CHRIS MOSS IN­SIDE TRAVEL

The great­est tourist at­trac­tions are also a mag­net for the big­gest crowds. It’s time to dis­cover some lesser-known won­ders

The Daily Telegraph - Travel - - FRONT PAGE -

On a metal bal­cony over­look­ing Ar­gentina’s Iguazu Falls, ev­ery­one is lean­ing over the balustrade to get a pic­ture. Most are bent on get­ting an im­age of their gurn­ing faces in front of a par­tic­u­larly vo­lu­mi­nous fall known as the Devil’s Throat.

Stills and film clips will be shared with friends and fam­ily across the world. Every­body wants to show how spe­cial their hol­i­day is. Over­tourism – the con­cen­tra­tion of large num­bers of peo­ple at no­table sights of in­ter­est – has al­ways been with us. But there’s some­thing about the dig­i­tal age that high­lights it: an ir­re­press­ible urge to spam the en­tire world with im­agery, voice mes­sages, so­cial me­dia up­dates and tweets.

Such herd be­hav­iour is ma­nip­u­lated by the travel in­dus­try, which has the most to gain by con­cen­trat­ing a lot of peo­ple in lim­ited places.

It doesn’t have to be like this. Over two decades of trav­el­ling around Latin Amer­ica, I have seen many ex­am­ples of re­spon­si­ble, thought­ful tourism, usu­ally as a re­sult of in­tel­li­gent col­lab­o­ra­tion and com­mu­nity co­op­er­a­tion.

One in­stance was right there at Iguazu. I was stay­ing at the new Awasi lodge, a five-star, 14-villa wood-framed ho­tel in dense jun­gle, with space for just 30 guests. The ethos of Awasi, in Iguazu and at its prop­er­ties in Chile and the Ata­cama Desert, is worth not­ing. “We want to open up the re­gion,” Matías de Cristóbal, Awasi’s di­rec­tor, told me. “Ninety per cent of vis­i­tors want to see the Falls. It’s our chal­lenge to take them to un­known parks.”

I stum­bled upon no crowds while bird­ing with a guide in the Urugua-í Provin­cial Park. I saw maybe three cars on the red dirt road through the vir­gin rain­for­est. I saw only two other peo­ple – lo­cals – at the re­hab cen­tre for res­cued, in­jured and ex-zoo an­i­mals, such as a gor­geous ocelot I vis­ited.

Machu Pic­chu, an­other crowd mag­net, has found ways to take pres­sure off the fa­mous Inca Trail and the citadel it­self. Lim­it­ing the num­ber of hik­ers on the trail to 500 per day is the key con­trol. By not build­ing a road into Machu Pic­chu, and en­cour­ag­ing a range of rail op­tions, the Peru­vian tourist board ex­er­cises more con­trol over its best-loved na­tional park than do author­i­ties in coun­tries that are far less re­liant on the tourist dol­lar. The author­i­ties have also pro­moted al­ter­na­tive trails and cam­paigned to get peo­ple to think about vis­it­ing the ar­chae­o­log­i­cal sites at Cho­que­quirao and Kue­lap.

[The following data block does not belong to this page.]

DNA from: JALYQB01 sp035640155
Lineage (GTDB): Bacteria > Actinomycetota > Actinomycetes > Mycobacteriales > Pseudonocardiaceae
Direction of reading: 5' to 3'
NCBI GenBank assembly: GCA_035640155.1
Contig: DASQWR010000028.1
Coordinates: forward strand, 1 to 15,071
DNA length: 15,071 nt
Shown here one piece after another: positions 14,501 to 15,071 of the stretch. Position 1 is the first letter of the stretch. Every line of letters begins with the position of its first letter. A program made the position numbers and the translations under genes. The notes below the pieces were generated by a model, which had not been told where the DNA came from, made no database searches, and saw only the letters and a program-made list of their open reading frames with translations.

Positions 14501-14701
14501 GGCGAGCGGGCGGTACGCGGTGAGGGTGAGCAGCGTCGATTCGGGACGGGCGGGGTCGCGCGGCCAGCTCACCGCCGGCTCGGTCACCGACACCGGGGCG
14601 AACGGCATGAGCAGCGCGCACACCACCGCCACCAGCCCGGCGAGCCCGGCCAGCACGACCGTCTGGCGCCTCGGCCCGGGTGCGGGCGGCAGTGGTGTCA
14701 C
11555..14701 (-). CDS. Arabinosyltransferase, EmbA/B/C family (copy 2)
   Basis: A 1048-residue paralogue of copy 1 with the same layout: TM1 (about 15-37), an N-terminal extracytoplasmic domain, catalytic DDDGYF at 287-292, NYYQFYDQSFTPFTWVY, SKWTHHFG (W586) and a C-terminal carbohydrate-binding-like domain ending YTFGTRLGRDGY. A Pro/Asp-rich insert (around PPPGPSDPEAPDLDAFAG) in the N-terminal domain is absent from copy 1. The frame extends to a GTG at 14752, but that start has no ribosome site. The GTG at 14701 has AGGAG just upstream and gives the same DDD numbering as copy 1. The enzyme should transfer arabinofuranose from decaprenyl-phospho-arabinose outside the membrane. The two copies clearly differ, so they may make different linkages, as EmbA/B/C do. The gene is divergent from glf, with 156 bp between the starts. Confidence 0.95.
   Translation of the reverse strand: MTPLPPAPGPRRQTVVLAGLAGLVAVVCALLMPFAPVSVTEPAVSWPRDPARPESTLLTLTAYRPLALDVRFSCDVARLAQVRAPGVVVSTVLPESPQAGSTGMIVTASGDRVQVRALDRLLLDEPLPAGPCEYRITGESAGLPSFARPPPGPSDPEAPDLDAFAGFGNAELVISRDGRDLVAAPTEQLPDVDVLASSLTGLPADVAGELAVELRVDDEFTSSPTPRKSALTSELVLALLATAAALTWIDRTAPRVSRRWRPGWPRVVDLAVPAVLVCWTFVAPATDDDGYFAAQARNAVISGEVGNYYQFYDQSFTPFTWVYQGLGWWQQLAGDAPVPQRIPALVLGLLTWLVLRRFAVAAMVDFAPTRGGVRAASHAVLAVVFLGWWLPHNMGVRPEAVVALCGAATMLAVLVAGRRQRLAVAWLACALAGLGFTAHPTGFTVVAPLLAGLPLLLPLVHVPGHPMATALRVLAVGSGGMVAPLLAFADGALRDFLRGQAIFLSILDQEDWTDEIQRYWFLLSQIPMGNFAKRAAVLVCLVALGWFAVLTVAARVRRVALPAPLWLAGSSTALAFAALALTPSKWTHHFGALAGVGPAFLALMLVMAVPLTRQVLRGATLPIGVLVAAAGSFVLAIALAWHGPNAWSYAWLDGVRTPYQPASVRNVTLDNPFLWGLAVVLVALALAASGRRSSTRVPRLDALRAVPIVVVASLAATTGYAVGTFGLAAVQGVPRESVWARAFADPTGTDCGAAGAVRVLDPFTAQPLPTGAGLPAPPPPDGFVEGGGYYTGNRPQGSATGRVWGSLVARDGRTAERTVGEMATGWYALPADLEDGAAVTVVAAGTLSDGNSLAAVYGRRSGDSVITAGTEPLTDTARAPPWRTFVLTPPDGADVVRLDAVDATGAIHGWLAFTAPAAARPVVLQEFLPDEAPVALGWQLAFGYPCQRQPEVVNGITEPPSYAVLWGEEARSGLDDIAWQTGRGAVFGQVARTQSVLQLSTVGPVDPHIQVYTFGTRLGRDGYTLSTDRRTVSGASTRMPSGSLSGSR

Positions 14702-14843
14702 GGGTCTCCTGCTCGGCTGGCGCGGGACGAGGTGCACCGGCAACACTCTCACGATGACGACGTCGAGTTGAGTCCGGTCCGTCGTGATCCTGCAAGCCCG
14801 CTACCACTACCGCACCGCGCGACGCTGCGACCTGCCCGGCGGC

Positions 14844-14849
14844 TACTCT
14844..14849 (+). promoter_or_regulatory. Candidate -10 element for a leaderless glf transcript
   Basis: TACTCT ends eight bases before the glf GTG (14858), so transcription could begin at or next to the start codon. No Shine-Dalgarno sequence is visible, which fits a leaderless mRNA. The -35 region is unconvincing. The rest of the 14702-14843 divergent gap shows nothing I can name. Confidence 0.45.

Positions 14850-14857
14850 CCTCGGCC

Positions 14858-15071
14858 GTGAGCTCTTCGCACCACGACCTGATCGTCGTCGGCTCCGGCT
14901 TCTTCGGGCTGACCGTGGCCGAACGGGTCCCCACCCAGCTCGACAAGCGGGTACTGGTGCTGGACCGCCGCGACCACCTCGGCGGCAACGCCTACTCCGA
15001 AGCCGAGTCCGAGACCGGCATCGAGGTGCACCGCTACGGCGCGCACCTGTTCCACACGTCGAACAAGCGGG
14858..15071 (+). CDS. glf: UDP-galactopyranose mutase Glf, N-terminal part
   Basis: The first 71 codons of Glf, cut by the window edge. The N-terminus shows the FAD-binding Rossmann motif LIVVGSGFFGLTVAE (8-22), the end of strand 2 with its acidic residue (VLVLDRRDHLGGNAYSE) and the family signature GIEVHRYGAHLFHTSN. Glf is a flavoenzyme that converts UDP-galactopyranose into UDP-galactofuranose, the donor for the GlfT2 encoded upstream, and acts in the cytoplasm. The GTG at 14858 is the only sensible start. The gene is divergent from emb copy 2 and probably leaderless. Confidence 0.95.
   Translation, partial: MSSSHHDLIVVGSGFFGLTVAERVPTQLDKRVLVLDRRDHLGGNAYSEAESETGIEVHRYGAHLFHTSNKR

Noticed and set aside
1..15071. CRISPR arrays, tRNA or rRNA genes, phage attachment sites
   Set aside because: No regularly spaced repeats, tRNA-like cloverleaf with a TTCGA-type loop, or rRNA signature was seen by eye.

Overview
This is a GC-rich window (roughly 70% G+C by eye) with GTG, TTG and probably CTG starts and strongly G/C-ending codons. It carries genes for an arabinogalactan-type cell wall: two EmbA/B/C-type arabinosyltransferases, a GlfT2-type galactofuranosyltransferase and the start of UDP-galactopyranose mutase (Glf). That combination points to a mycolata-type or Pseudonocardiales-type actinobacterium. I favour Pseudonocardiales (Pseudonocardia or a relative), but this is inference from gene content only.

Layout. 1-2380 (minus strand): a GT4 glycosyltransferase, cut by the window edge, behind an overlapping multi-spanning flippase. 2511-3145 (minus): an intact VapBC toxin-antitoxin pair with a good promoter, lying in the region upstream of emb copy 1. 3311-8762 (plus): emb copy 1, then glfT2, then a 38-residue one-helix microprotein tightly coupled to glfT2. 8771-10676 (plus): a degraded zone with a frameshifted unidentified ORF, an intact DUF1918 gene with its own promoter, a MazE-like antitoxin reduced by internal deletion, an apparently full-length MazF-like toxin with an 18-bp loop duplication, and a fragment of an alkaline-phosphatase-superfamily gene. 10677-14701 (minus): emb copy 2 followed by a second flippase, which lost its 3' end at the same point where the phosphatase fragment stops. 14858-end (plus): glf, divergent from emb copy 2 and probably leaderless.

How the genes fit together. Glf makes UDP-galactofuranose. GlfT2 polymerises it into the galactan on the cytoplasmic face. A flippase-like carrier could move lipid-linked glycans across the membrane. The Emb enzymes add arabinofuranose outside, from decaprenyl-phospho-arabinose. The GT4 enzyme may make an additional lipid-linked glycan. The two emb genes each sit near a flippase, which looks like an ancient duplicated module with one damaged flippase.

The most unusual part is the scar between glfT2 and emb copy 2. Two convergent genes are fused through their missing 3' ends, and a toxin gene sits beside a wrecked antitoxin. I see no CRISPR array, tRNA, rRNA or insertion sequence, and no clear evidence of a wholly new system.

My last trip to the re­gion, in 2016, in­volved a stay at the all-in­clu­sive Ex­plore Sa­cred Val­ley lodge. I climbed a moun­tain, vis­ited three lesser-known ru­ins, and cy­cled into the val­ley. I “for­got” to go to Machu Pic­chu. Seriously. I just didn’t want the crowds.

But tour op­er­a­tors and boards can’t take all the blame. We travel jour­nal­ists have also gen­er­ated de­mand for a spe­cific kind of ex­pe­ri­ence.

It’s ur­gent we now work to­gether to fo­cus at­ten­tion on off-radar places and ideas. Travel need not be a boxtick­ing, bucket-list­ing ex­er­cise. Why chase jaguars round a boat-jammed chan­nel in the Pan­tanal when you can look for them qui­etly on terra firma? Why join the rat-run up to the sum­mit of Su­gar Loaf when you can go up one of the lesser­known gran­ite mor­ros in Rio and en­joy the same view?

If I can claim spe­cial in­sight, it’s down to Patag­o­nia, a re­gion with no easy “sells”. I’m talk­ing about the steppe, not the turquoise lakes and the glaciers. In­land Patag­o­nia has few wild an­i­mals, few spec­tac­u­lar at­trac­tions. It’s lonely and harsh yet mes­meris­ing. Why? Be­cause it com­pels vis­i­tors to make an ef­fort. Or as Paul Th­er­oux puts it in The Old Patag­o­nian Ex­press: “The land­scape taught pa­tience, cau­tion, tenac­ity…

In­land Patag­o­nia mes­merises be­cause it com­pels vis­i­tors to make an ef­fort

You had to choose be­tween the tiny or the vast.”

One day, vir­tual hol­i­days may well re­place this gas-guz­zling, la­bo­ri­ous, en­vi­ron­men­tally crazy pas­time we call tourism. Un­til then, we’ll have to find ways to adapt to be­ing so nu­mer­ous and free to roam. It’s time to visit empty, dif­fi­cult, un­pho­to­genic land­scapes, cliché-free, for­got­ten, re­mote towns and ci­ties and forests and shores lack­ing in in­fra­struc­ture and home com­forts.

It’s time to in­dulge in the lux­ury of the less ob­vi­ous – that is, it’s time to travel.

Chris Moss lived in Ar­gentina for 10 years and is an ex­pert on South Amer­ica

Crowd alert: Iguazu Falls in Ar­gentina

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